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Tue, Sept. 21

Grand Canyon School District improves AzMerit grades
'Hard work, great kids, great teachers:'

GRAND CANYON, Ariz. — With the ink dried on the latest set of Arizona Department of Education letter grades, Grand Canyon Unified School District is celebrating a jump in grades. Grand Canyon High School climbed from a C to an A, while, Grand Canyon Elementary maintained its B grade.

Among local northern Arizona schools, they’re sitting at the top of the class.

The only other northern Arizona school to receive an A was Camp Verde. Coconino, Morenci and Ash Fork High Schools received B grades, while Flagstaff, Page, Williams, Benson, Mayer and Chino Valley received Cs. Seligman received the regions lowest letter grade with a D.

AzMerit scores are based on a variety of factors; while student proficiency makes up a majority of the consideration at 30 percent, scores are also based on student growth, college and career readiness, English language learners’ growth and proficiency and graduation rate.

Principal Tom Rowland said credit for the rise in grades goes to the teachers, some of whom saw double-digit improvements in their students’ proficiency. Rowland said two new language arts teachers at the high school level, Elna Perkins and Melissa Schoeffel, raised their class’ score by nearly a combined 40 points.

“Mrs. Perkins saw a 17 point increase in 9th grade English and Mrs. Schoeffel saw a 23 point increase in 11th grade English,” he said.

Rowland said high school math teacher Brad Houston was able to raise his score by 12 points.

Those are big increases for a school that struggled at the high school level last year.

Assistant principal Lori Rommel said the district’s efforts to invest in collaboration and utilize time for enrichment and re-teaching have been a major part of the effort to increase student performance.

“I think a big part of it is teams working collaboratively to look at the data and use tools like Phantom Academy and re-teaching time to zoom in on kids who may need some extra help,” she said. “We’ve had Beyond Textbooks and Phantom Academy, but it’s really starting to work as a well-oiled machine now. We just need to keep oiling that machine.”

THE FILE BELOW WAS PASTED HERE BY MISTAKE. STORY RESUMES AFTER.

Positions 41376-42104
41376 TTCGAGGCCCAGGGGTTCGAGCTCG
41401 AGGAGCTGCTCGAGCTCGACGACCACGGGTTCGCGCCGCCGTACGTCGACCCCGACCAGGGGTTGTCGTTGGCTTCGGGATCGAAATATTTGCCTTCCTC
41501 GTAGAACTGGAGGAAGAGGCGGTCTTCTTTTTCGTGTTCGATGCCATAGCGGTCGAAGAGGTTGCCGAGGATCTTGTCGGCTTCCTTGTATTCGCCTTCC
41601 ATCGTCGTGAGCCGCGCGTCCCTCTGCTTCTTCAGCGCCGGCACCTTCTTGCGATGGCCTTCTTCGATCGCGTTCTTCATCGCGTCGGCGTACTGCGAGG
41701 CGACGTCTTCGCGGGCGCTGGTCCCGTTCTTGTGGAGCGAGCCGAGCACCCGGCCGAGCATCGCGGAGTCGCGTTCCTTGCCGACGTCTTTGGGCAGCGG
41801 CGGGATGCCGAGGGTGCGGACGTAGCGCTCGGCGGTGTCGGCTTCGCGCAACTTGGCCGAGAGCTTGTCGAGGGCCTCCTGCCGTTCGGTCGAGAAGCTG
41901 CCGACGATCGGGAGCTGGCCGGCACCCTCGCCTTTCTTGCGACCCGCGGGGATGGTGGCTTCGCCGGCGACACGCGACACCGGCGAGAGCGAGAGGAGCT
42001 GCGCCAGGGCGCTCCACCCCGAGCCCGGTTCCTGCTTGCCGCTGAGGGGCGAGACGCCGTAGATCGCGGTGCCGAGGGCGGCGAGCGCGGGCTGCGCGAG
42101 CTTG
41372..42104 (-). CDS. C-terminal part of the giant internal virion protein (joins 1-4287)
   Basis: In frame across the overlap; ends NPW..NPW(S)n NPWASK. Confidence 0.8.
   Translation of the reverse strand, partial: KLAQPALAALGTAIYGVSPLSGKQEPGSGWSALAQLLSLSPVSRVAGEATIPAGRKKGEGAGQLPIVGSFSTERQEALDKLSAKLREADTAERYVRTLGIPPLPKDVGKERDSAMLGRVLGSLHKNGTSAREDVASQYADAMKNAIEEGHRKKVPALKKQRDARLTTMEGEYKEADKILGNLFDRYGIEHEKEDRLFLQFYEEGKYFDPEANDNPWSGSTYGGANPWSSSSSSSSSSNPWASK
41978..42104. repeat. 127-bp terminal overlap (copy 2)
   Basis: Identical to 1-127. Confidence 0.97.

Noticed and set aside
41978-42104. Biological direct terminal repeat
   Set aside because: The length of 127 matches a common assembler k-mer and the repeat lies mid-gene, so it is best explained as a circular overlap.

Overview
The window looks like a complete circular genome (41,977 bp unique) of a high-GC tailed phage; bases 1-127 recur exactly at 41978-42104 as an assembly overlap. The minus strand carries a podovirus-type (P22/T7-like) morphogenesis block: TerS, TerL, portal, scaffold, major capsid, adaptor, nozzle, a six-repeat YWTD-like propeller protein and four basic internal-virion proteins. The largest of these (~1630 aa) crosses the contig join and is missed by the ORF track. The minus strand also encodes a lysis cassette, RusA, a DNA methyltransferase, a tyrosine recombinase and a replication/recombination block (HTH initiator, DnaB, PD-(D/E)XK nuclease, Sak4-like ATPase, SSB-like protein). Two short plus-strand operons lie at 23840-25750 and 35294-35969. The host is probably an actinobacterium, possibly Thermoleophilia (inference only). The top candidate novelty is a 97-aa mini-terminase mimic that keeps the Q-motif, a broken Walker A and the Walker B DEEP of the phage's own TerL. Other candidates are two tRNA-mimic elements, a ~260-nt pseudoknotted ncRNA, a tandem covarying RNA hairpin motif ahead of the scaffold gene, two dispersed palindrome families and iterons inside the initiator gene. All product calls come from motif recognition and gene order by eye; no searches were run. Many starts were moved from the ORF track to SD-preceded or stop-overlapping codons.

Although not as drastic as the high school, Rowland said Grand Canyon Elementary also improved in every category, and maintained a B grade this year.

Prop 425 — override question goes before voters Nov. 6

Like neighboring school district Williams, Grand Canyon Unified School District utilizes extra maintenance and operating funds through an override last approved by voters in 2013. The override allows the district to exceed its controlled maintenance and operating budget by 9.3 percent — approximately $197,228. In order to fund the override at the current level, the cost to homeowners within the district is about $1.24 per $100 of assessed property value.

The district says the funds would be used to continue supporting programs put in place after the previous override approval. Some of those programs include full-time kindergarten and enhancements to the music, fine arts and physical education programs. The district said some of the funds are also used to hire and retain staff members.

If the override measure is re-approved, the tax rate and funding level will remain the same. If the measure fails, amount of the override will be phased out over three years, reducing by one-third per fiscal year. Each one-third reduction would lower the secondary tax rate by 41 cents.

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